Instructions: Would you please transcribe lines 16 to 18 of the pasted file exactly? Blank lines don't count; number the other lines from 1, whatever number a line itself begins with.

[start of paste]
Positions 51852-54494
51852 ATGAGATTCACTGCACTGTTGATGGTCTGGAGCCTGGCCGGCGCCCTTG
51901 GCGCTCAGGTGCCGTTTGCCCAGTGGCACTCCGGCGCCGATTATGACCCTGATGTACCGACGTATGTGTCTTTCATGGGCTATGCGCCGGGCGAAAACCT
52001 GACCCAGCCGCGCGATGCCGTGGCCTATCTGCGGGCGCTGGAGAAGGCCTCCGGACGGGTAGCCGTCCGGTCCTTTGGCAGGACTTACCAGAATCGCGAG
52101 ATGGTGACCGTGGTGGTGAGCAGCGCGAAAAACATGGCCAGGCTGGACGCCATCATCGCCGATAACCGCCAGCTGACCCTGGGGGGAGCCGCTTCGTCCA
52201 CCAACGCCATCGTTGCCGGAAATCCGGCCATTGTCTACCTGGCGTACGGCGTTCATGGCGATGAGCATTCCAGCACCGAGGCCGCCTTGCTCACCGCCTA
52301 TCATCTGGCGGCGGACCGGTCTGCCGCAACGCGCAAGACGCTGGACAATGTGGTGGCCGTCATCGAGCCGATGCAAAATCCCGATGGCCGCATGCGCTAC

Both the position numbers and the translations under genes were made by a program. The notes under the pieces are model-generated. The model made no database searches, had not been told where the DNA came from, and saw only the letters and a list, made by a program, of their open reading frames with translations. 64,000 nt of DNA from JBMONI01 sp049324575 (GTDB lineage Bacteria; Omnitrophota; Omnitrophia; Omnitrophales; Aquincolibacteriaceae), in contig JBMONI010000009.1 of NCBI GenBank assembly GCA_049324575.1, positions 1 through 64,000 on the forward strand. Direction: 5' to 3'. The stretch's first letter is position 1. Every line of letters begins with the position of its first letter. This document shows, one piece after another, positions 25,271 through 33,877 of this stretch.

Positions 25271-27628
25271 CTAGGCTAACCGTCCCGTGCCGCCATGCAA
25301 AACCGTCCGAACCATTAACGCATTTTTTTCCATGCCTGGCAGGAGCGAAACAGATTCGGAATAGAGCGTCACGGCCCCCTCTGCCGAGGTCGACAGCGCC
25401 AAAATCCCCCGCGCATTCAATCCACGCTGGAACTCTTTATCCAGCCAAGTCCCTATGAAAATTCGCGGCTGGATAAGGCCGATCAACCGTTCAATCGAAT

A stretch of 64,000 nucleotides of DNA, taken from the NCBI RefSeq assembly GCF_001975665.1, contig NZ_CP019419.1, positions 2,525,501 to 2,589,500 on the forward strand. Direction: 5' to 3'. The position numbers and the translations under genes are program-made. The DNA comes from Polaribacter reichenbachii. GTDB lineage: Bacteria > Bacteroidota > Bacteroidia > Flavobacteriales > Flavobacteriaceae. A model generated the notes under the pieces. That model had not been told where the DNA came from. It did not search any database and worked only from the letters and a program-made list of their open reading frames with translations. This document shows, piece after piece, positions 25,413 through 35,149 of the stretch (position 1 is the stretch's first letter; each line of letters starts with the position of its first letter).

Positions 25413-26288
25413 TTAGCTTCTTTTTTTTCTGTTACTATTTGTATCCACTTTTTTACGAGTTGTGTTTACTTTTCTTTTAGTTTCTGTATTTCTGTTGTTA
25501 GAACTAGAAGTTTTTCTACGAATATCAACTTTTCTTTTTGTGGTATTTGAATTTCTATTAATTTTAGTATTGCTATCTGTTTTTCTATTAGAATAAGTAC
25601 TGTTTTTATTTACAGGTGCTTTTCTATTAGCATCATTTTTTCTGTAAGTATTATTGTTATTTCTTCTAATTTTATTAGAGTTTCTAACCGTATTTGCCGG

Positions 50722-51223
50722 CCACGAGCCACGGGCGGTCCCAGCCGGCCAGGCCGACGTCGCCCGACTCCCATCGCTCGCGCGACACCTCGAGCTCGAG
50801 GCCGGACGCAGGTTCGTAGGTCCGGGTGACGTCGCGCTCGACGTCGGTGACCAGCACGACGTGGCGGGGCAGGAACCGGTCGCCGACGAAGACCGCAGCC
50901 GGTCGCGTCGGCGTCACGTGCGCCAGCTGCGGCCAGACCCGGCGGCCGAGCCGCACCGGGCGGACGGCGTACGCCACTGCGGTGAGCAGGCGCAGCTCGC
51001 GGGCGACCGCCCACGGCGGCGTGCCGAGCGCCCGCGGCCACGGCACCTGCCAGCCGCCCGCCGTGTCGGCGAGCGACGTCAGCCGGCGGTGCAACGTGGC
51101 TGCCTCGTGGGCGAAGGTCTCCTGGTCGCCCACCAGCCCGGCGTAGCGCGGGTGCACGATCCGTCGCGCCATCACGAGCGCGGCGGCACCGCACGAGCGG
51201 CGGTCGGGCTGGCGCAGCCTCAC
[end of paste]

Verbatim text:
25501 GAACTAGAAGTTTTTCTACGAATATCAACTTTTCTTTTTGTGGTATTTGAATTTCTATTAATTTTAGTATTGCTATCTGTTTTTCTATTAGAATAAGTAC
25601 TGTTTTTATTTACAGGTGCTTTTCTATTAGCATCATTTTTTCTGTAAGTATTATTGTTATTTCTTCTAATTTTATTAGAGTTTCTAACCGTATTTGCCGG

Positions 50722-51223